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Written Accounts

From the writings on the walls of the former Great Synagogue in Kowel, as written down in 1945 by a refugee from Krakow, Henoch Hammer, who was on his way back to Poland from the Soviet Union
1. We want to live so much, but they won't let us – Basia and Magda. …
5. Keitel – I am going to die [even though I am] innocent, together with my son Henech Fortgang – 04.09.1942. …
8. I am writing for the last time before my death. If someone remains alive, remember the fate of our brothers. I am calm in a strange way evem though it is hard to die at the age of 20.
9. My dear mother! There was no chance of saving ourselves. We were taken [to the synagogue] from outside the ghetto. We are about to die a horrible death. We are sorry that we can't be together with you. I can't forgive myself for this. I thank you, my mother, for all your efforts. I kiss you many many times. Forgive us for all the trouble we caused you more than once. Dobcia Kagan. …
11. I am writing these words with tears and I can't live any longer.
12. My right hand will be forgotten if I forget the tragedy of the Polish Jews. Eliahu. (original in Hebrew)

YVA M.49/1644

A. Verbitski "I became the voice of the death", Davar, December 19, 1944 (Hebrew).

From the information provided by Ilya Ehrenburg, published in the "Davar" newspaper, Tel-Aviv:
… and here are the inscriptions in the Kowel's [Great] synagogue, where the Jews had been detained before being executed:
"Bushka and Shonik are going for vacation. September 15, 1943 [sic for 1942]. The Last of the Mohicans – Barzilai and Toybichev".
"We – Haim Ben Zvi Yitzhak Liberman from Brześć [nad Bugiem] and Ester the daughter of the prominent Rabi Zvi Morgershtern from Kock were caught on the holiday of Rosh Ha Shana. We were kept alive for ten days. Please report my death to the Rabbi of Brześć so he can say the "Kaddish" [Jewish memorial prayer] for us."
"Do not forget what we have been through, do not forget our blood, the blood of our sons that has been shed, the blood that was as pure as the water of the Sea of Galilee. We cry for revenge! Yehuda Shechter."
"If only the wrath of our pure blood would pour out onto the Germans! If only [God's] fury would strike them! Avenge and make them pay! Srul Vainstein, August 28, 1942."
"Earth do not cover our blood! Sun, take vengeance for us! 10th of Elul [August], Bluma and Yaakov."
"Bentzion Sher is going toward his death and he does not know why." -
"Quiet! The murderers are coming. Our hearts beat [faster] when we hear their voices. God, take us to Your eternal arms. The murderers will pay with their blood! May they be torn to pieces by our sons who come after us. One more hour, one more minute. May you be blessed, beautiful world that I have never seen! Sarah Arbaiter and her family."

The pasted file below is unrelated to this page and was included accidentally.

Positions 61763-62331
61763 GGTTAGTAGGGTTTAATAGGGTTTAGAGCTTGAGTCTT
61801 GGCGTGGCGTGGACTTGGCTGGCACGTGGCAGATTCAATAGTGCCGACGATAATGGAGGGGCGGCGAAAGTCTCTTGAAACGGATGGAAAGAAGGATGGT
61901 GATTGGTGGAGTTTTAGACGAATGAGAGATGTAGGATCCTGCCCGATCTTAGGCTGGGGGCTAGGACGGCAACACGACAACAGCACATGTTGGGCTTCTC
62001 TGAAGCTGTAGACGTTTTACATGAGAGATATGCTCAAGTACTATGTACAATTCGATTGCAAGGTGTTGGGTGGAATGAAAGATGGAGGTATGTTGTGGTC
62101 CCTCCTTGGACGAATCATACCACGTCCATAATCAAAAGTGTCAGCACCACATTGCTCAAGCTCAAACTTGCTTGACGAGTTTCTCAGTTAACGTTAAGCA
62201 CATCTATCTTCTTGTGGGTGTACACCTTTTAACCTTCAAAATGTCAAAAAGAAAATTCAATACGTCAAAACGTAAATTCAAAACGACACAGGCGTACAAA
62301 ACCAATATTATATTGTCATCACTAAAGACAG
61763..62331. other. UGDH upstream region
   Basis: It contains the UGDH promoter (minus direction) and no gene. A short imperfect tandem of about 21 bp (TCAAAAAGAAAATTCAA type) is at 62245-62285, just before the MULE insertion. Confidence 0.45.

From the letter titled "Avenge us!" written by Sergeant of the Red Army Semion Grutman to Ilya Ehrenburg, a leading member of the Jewish Anti-Fascist Committee.
December 2, 1944

At the beginning of September of this year, I had occasion to be in Kovel [Kowel] while searching for my mother and mother-in-law. I already knew their fate, but I wanted to find at least something to remember them by, perhaps a photograph or something else. I arrived in Kovel at night…. Not one stone was left standing on another stone. Not a trace of the houses remained; it was just like a wasteland, over-run with weeds as tall as a man. Only one large synagogue was still standing, outwardly untouched, as though it were mocking me. Without even wanting to I entered the building where people had spent their lives, cradle to grave, where people had worshipped, blessed their labors and the fruits of their labors. What did I see before my eye? A huge, empty two-story structure that could accommodate a thousand or fifteen hundred people. The altar had been pulled down. The Torah scrolls were burned. There were no benches and the walls had been pockmarked by bursts of automatic weapons fire. Two huge lions were the only "living" witnesses to the terrible savagery perpetrated by the Nazis in what had once been God's temple. In spite of myself, I remained standing on the very threshold, … and was already thinking about leaving, but I wanted to have a closer look and to examine the holes in the walls: Had there been a battle here? Perhaps this had been a fortified position for the Germans? When I approached the walls, I was filled with horror. The walls began to speak.